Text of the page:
There are the makings here for a scientific theory. Steps along the path toward such a theory would include adapting the model to predict the relative frequencies of the outcomes of the future and the uncertainties in these relative frequencies. Going forward, the question should be asked of whether the predicted relative relative frequencies and uncertainties are a match for the observed relative frequencies. If they are a match, the model is validated. Otherwise, it is falsified.

    Also, the list of independent variables of the model should be expanded beyond the amount of the January anomaly and the question should be asked of whether a condition other than the one assumed would provide more information about the outcome. Among the independent variables considered for inclusion should be the CO2 concentration.

  33. davidmhoffer says:

    walterdnes;
    The point of this article was to show a useful forecast tool.
    >>>>>>>>>>>

    But it isn’t. All it shows is that warm years are comprised of warm months. What else would a warm year be comprised of?

  34. joshuah says:

    Curious to know if any correlation between December of previous year and the anomaly of the next 12 months… especially since we already have that for this year and won’t get january for a couple more weeks

  35. walterdnes

    Also, for reference:

    “Physical barriers to prediction

    Regardless of what type of ENSO forecast model one uses, forecasting ENSO is considerably more difficult during certain seasons of the year than others. Individual El Niño or La Niña episodes tend to develop between the months of April and June, and, once developed, last until the following February through May. Thus, once an episode has developed in early northern summer, forecasting its evolution through the remainder of its life cycle is not difficult. A much harder task is to forecast what will happen between March and June, when a forecast is being made in the preceding January through April. The difficulty in forecasting at this time of year is often called the “spring barrier” (in the Northern Hemisphere), or the “autumn barrier” (in the Southern Hemisphere).

    After April has finished, while there still is uncertainty, it starts becoming easier to see in the latest observations how the stage is being set for the remainder of the calendar year and the first few months of the following year. By June, the uncertainty becomes still less: if there is nothing new developing, the chances of new development are small. While ENSO forecasting is most difficult through the late northern spring, the spring barrier is not impenetrable. Signs of changes in the ENSO state, such as increased heat content in the western equatorial Pacific Ocean, are available, so that at least a probability forecast can be made through the spring barrier. As April, May and June come along, such probabilities normally become more robust.”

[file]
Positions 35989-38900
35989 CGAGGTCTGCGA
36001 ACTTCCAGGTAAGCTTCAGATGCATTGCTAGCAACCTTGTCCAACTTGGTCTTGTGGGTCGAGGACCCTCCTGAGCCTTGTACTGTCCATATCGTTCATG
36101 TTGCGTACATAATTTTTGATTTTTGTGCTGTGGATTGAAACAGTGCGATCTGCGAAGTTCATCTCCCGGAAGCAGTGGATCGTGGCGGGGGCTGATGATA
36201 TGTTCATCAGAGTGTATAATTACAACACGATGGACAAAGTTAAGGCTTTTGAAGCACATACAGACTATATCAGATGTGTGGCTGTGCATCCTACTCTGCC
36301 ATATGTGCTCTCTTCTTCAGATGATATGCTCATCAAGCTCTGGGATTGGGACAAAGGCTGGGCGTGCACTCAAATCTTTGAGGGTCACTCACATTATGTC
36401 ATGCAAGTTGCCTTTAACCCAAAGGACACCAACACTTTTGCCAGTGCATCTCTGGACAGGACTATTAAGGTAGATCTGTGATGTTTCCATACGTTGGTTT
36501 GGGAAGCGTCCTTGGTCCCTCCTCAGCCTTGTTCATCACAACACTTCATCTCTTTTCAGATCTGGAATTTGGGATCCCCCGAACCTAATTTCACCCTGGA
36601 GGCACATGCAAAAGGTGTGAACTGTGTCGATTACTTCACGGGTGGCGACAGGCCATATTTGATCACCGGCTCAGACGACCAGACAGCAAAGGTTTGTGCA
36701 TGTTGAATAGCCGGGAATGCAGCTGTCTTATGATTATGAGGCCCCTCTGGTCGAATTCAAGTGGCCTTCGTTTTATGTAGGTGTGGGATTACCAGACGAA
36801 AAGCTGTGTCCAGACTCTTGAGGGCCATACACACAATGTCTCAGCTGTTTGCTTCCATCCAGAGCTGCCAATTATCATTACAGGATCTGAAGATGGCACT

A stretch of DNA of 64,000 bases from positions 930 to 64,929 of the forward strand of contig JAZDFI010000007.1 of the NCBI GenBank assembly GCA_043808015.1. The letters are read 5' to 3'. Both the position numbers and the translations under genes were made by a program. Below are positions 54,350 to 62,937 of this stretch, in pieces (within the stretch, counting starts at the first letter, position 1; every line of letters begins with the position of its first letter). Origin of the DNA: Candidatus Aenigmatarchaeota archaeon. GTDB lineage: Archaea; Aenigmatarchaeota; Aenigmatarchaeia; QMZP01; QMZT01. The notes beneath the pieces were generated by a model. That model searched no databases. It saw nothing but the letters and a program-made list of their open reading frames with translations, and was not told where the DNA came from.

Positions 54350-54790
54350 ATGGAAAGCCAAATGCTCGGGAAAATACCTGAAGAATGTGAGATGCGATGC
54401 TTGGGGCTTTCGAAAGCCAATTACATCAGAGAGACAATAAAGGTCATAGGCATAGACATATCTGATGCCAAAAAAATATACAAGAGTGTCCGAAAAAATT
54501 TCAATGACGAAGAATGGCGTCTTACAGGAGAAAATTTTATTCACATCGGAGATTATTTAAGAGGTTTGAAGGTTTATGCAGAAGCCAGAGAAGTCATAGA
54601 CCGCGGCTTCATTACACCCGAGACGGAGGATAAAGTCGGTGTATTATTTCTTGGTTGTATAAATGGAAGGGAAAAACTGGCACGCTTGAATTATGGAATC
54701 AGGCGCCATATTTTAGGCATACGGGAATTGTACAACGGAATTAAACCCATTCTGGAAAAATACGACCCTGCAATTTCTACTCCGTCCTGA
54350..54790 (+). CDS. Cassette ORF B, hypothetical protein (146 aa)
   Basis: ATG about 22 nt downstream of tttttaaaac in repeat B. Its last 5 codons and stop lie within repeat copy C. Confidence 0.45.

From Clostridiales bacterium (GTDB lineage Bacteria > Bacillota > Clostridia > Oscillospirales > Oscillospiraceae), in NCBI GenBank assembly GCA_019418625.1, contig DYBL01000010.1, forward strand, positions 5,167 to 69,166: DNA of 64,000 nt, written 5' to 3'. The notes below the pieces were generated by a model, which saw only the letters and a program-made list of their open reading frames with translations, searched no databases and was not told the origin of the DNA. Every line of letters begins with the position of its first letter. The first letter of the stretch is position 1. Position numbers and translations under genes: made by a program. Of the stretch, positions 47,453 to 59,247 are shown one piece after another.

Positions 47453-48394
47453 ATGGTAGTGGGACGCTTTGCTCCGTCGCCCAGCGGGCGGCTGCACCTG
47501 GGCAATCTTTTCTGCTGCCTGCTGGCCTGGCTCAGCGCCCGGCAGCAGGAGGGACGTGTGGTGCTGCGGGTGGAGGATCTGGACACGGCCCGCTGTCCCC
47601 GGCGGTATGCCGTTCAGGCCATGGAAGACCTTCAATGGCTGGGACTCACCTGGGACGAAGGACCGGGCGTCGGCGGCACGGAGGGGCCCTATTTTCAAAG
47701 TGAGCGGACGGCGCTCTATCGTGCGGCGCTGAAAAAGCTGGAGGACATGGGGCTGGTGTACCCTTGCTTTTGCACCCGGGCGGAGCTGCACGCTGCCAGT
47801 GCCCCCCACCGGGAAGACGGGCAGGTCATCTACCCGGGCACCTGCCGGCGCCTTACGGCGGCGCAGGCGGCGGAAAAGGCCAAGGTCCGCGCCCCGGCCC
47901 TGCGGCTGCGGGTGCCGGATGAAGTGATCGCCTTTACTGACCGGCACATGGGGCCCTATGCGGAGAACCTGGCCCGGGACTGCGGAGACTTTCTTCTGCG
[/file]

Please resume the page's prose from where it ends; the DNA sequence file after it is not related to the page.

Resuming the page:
http://iri.columbia.edu/climate/ENSO/background/prediction.html#barrier

  36. Tom says:

    I don’t understand. I thought this was ment to be humerous yet from the comments it appears all are taking it seriously

  37. walterdnes says:

    joshuah says:
    > February 1, 2014 at 7:40 pm

    > Curious to know if any correlation between December of
    > previous year and the anomaly of the next 12 months…
    > especially since we already have that for this year and
    > won’t get january for a couple more weeks

    Good question. Can’t do that quickly. Fortunately, my spreadsheet calculates annual anomalies on-the-fly. So I was able to do a quick-n-dirty hack a couple of minutes ago. I…
    * created a copy of the spreadsheet
    * copied the monthly data to a blank area (as values, not pointers)
    * copied the values back to the data area, offset by 1 month

    This hack pushes December data into January, etc., and effectively compares December anomalies against the 12-month period December to next November. The accuracy fell off approx 10% for most of the years where a warmer anomaly was forecast. It fell off 10% to almost 30% (averaging approx 20%) for years forecast to be cooler. If it had compared to the 12-month period starting in January (i.e. one month later), the accuracy probably would’ve fallen off even more. This could be the basis of a follow-up article, i.e. which month is the best/worst leading indicator for the 12-month mean starting with itself.

  38. Mac the Knife says:

    Gary Pearse says:
    February 1, 2014 at 5:38pm
    Also, note the unfudged satellite data gave the highest correlation. This might be a “test” of the data sets.

    Gary,
    That is what struck me, as I looked at the comparative data plots and correlations.
    Mac

  39. David L. Hagen says:

    Walter
    Thought provoking.

    That looks like further evidence of Hurst Kolmogorov dynamics (aka “climate persistence”). e.g. especially by Demetris Koutsoyianis e.g. Climatic variability over time scales spanning nine orders of magnitude: Connecting Milankovitch cycles with Hurst-Kolmogorov dynamics

    For a possible cause, may I recommend David Stockwell’s Solar Accumulative theory. e.g.